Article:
Do Collaborative Robots Make Sense?

Manufacturers have lots of different robotic options available today. Proven technology includes articulated six-axis robots, Cartesian robots, delta robots and SCARA robots, which can each handle a variety of assembly tasks. So, why all the hype about a new class of automation that allows robots and human to closely interact on the plant floor?

“Collaborative robots offer many advantages over traditional industrial robots for certain applications,” claims Eric Foellmer, marketing and communications manager at Rethink Robotics Inc., which recently launched a collaborative robot called Baxter. “They are safe to operate next to people without cages, so they can be utilized in highly manual production lines that have historically been off-limits to traditional robotic systems.

“Most robots in the category are also easier to program than their industrial counterparts,” adds Foellmer. “In Baxter’s case, even line workers and other non-engineers can train the robot to do a task.”

Collaborative robots are also quite flexible; they can be reprogrammed quickly and easily to work on different tasks in a facility. “This helps to maximize their return on investment since you’re able to utilize them across multiple lines in a plant,” says Foellmer.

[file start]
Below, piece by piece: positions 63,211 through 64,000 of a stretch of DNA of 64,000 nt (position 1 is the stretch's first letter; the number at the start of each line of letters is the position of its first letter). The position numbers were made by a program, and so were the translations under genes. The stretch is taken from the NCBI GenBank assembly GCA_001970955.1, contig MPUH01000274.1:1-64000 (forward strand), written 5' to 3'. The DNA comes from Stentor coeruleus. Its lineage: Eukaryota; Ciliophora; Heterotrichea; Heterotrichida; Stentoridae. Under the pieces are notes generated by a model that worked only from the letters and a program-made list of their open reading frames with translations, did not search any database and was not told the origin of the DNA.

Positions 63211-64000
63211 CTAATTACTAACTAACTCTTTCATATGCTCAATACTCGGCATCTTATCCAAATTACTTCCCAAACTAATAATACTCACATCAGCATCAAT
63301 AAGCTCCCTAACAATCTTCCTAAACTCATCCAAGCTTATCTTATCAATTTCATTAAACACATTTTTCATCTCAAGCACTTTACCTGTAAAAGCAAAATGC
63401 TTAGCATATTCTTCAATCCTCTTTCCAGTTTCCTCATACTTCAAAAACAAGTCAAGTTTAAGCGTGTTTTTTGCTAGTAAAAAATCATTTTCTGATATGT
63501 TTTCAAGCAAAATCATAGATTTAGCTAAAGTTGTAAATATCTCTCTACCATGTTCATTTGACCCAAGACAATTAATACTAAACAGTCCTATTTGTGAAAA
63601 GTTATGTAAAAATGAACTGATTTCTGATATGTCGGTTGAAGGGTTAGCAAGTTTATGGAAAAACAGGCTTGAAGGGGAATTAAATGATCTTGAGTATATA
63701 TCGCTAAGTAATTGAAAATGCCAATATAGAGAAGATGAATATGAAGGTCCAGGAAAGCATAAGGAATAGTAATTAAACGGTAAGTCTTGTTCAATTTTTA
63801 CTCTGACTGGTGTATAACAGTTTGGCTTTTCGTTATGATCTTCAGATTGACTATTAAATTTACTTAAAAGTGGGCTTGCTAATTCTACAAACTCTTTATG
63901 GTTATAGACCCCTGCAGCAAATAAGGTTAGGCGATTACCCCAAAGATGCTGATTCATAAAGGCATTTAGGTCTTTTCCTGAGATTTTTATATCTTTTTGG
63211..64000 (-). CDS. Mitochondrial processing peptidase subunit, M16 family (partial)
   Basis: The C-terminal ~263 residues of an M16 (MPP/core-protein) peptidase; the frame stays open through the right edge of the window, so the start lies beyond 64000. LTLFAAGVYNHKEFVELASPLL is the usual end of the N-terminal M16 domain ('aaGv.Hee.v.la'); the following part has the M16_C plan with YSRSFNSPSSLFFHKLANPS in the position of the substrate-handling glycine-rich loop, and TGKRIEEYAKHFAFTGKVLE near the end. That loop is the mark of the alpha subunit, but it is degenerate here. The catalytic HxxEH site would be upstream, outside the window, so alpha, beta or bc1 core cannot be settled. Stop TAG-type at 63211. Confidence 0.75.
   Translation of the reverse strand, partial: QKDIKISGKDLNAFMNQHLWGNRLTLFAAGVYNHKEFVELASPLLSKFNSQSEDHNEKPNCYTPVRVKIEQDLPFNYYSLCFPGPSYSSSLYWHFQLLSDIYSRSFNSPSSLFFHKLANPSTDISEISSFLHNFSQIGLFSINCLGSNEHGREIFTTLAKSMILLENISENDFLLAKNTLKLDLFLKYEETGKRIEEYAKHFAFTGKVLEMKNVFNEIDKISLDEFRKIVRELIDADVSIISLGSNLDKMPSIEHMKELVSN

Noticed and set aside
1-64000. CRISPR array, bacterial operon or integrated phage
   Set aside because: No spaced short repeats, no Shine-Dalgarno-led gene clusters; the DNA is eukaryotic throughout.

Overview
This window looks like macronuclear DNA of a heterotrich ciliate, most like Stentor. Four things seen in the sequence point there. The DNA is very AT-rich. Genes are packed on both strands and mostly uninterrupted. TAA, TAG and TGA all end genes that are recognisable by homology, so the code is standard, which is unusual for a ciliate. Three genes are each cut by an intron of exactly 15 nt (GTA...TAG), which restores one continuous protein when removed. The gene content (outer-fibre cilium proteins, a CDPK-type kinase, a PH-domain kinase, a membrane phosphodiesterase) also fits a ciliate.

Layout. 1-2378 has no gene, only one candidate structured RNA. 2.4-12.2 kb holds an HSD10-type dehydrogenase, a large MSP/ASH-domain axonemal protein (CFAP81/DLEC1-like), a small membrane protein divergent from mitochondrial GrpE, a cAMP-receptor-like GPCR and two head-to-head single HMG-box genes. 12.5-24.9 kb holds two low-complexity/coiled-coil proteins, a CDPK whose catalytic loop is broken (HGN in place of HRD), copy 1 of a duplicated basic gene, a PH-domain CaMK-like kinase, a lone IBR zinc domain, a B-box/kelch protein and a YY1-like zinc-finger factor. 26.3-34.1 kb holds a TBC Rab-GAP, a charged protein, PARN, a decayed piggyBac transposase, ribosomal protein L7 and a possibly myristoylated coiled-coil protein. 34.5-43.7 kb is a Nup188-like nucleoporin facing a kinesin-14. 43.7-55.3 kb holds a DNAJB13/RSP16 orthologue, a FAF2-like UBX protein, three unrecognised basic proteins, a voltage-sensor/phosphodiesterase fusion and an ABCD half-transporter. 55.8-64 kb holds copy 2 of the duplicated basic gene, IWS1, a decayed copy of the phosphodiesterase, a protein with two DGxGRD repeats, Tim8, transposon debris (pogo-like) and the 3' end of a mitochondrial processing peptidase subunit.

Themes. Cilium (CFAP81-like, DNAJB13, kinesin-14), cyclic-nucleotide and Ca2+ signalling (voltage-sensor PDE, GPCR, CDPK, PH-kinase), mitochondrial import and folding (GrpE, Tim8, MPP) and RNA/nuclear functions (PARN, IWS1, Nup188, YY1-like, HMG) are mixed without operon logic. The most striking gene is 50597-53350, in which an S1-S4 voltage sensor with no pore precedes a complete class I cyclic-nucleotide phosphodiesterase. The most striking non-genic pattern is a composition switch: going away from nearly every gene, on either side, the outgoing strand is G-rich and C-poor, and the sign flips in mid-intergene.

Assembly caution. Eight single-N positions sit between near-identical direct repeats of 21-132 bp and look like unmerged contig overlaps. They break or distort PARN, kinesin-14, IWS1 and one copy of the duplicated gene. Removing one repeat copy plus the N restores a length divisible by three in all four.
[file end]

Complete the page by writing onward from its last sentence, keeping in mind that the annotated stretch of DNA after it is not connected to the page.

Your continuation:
“Collaborative robots are generally far less expensive to deploy than industrial robots, especially when considering a streamlined process for integration that can add two to five times the base cost of a typical industrial robot,” argues Foellmer.

“There are many industries, such as automotive, that are already very heavily automated with traditional industrial robotics,” says Foellmer.” I anticipate that industries and companies in which automation is less prevalent today (due to expense, danger, high changeover requirements and other factors) will be the ones that see the largest influx of collaborative robotics over the next decade.

 “Job shops, contract packagers and third-party logistics providers—industries relying largely on human labor today—will stand to benefit greatly from these technologies as they look to become more competitive on a global scale,” predicts Foellmer. “Overall, it’s a very exciting time to be part of this industry.” 

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